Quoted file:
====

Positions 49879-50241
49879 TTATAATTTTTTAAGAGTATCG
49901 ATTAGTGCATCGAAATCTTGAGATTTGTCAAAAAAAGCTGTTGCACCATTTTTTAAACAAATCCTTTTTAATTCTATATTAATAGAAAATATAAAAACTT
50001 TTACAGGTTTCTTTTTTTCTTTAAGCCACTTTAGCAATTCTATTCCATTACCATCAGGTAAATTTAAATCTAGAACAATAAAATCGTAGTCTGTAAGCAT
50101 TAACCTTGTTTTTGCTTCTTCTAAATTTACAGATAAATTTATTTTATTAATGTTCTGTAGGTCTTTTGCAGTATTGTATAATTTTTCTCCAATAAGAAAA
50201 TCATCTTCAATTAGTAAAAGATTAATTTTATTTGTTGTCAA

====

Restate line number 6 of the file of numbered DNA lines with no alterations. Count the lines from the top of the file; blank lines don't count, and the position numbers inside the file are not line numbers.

50201 TCATCTTCAATTAGTAAAAGATTAATTTTATTTGTTGTCAA